Some things I've learned this year that turned my world upside-down and I'm still trying to wrap my head around:
Unlimited servers with unlimited space and unlimited bandwidth : for 10 cents an hour - only when you need it, and not when you don't.
It used to be, when I decided that I wanted to do a whole new project that needed a new server, that I would...
- Buy all the parts online (1 hour + $3000)
- Assemble it when it arrives (1-2 hours)
- Install Linux on it (1 hour)
- Install it in our server rack, assign an IP address, and make sure it's live. (1 hour)
... then that server would be there forever, until I decided to repurpose it, upgrade it, or abandon it. If it got overloaded, I would need to spend another $3000 and another 4 hours to set up a 2nd server.
But now, thanks to Amazon EC2 and S3, I type a few commands on my laptop, and somewhere in Seattle a powerful server jumps to life one minute later, just for me. I can play with it for as long as I'd like, then shut it down or replace it with something else anytime I want.
This changes everything! I'll never need to buy or set up another webserver again. The first time I saw it work, my mouth hung open, and I couldn't stop laughing for a couple minutes.
It's a total base philosophy switch from needing to own something to just having it appear when you need it, and not when you don't.
(Imagine if any guitar you ever wanted could appear in your hands, in your home studio, for just the few hours you needed it to record, for 10 cents an hour.)
(2014+ update: This has become the norm, but now I'm back to enjoying the luxury of a dedicated server.)
Letting Google be the mailserver for my own domain, for free.
I've spent so many hours setting up Qmail, tweaking it, upgrading spam filters, and all that fun stuff. But Google lets you use their mailservers for free, even for your own domain. (No “@gmail.com” needed. No need to use their webmail. Just set them as your POP and SMTP server in your mail program.) Their spam filters are amazing. The only downside is you can only send 1000 emails a day through their server, so it wouldn't work for CD Baby, but the huge upside is their permanent archive of incoming and outgoing email.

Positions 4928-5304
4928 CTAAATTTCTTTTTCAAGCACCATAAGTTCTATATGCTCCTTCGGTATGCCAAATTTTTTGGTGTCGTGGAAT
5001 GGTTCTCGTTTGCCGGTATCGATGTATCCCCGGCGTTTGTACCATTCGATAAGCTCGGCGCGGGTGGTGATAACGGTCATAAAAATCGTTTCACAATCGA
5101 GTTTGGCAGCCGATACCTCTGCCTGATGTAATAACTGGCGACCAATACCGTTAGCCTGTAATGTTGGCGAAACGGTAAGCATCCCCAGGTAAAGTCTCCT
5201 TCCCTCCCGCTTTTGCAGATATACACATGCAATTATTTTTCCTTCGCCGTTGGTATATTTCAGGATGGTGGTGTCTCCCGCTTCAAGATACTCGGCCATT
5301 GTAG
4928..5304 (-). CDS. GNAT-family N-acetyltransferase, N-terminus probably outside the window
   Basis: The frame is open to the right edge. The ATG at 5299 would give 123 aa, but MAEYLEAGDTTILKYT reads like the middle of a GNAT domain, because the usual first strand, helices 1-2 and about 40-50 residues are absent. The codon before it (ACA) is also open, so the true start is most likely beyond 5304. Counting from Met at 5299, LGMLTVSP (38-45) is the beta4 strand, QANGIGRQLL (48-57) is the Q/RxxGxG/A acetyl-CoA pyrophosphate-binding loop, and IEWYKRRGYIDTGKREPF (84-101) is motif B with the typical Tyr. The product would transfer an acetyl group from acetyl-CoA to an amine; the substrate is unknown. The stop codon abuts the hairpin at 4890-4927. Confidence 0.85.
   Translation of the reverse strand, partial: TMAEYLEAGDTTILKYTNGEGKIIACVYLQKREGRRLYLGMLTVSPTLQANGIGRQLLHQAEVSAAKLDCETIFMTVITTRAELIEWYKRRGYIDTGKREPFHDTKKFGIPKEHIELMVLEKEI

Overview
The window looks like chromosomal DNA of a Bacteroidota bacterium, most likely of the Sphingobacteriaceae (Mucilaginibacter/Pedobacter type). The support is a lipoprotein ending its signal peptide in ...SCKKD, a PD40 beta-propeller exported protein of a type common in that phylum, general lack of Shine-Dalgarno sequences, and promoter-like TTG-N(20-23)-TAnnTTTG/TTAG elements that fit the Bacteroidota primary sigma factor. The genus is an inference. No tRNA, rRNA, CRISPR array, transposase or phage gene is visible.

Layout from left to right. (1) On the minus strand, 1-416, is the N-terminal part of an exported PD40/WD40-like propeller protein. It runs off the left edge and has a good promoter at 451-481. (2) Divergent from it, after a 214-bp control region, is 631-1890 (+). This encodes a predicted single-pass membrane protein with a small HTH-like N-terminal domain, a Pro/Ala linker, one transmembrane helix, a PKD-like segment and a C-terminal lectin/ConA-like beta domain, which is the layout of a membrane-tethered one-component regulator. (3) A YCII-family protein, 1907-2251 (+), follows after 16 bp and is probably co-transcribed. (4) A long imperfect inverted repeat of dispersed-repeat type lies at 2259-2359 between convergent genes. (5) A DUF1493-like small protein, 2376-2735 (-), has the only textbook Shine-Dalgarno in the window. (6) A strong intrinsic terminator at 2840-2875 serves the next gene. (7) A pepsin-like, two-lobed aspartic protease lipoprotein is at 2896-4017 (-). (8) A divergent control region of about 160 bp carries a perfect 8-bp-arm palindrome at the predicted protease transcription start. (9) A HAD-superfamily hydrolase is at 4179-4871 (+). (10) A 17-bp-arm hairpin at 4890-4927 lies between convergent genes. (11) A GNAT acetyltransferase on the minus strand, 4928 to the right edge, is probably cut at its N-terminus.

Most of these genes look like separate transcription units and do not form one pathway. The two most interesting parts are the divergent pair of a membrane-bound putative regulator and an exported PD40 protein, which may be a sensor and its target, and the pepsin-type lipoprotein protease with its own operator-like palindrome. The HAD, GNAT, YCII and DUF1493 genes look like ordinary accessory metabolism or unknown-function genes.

(2014+ update: Not into the idea of Google reading all my email anymore.)
A business doesn't need employees.
Own your own small business? Read The Obsolete Employee (but only after you read E-Myth Revisited).
Currently providing a service to an employer? Read some Tom Peters, who suggests you think of yourself as a 1-person company (“Me, Inc.”), whose current biggest client is your employer, but hone your service so that it can be hired by other clients as well.
Put these two together, and you have a world of service-providers and clients, with everyone as their own boss. The whole concept of employee mainly came from the factory age, but there are less reasons these days for the traditional employee-employer relationship.
From a small business point of view, I'm better off hiring independent specialists to do what needs to be done, and not need someone to be doing that in my office, 40 hours a week, from 9am to 5pm, Monday through Friday, etc.
(Note how similar this is to using Amazon's servers instead of needing to own your own.)
Diverse independent groups of people are smarter than any one person.
The Wisdom of Crowds and Wikinomics blow apart the notion of experts, proving that a diverse collection of independent outside opinions will almost always be smarter than any expert. And no matter what your organization (whether you're Google or Sony), the brains and labor outside your organization is always better than anything you've got in-house. So learn to open up your organization to outside contributions.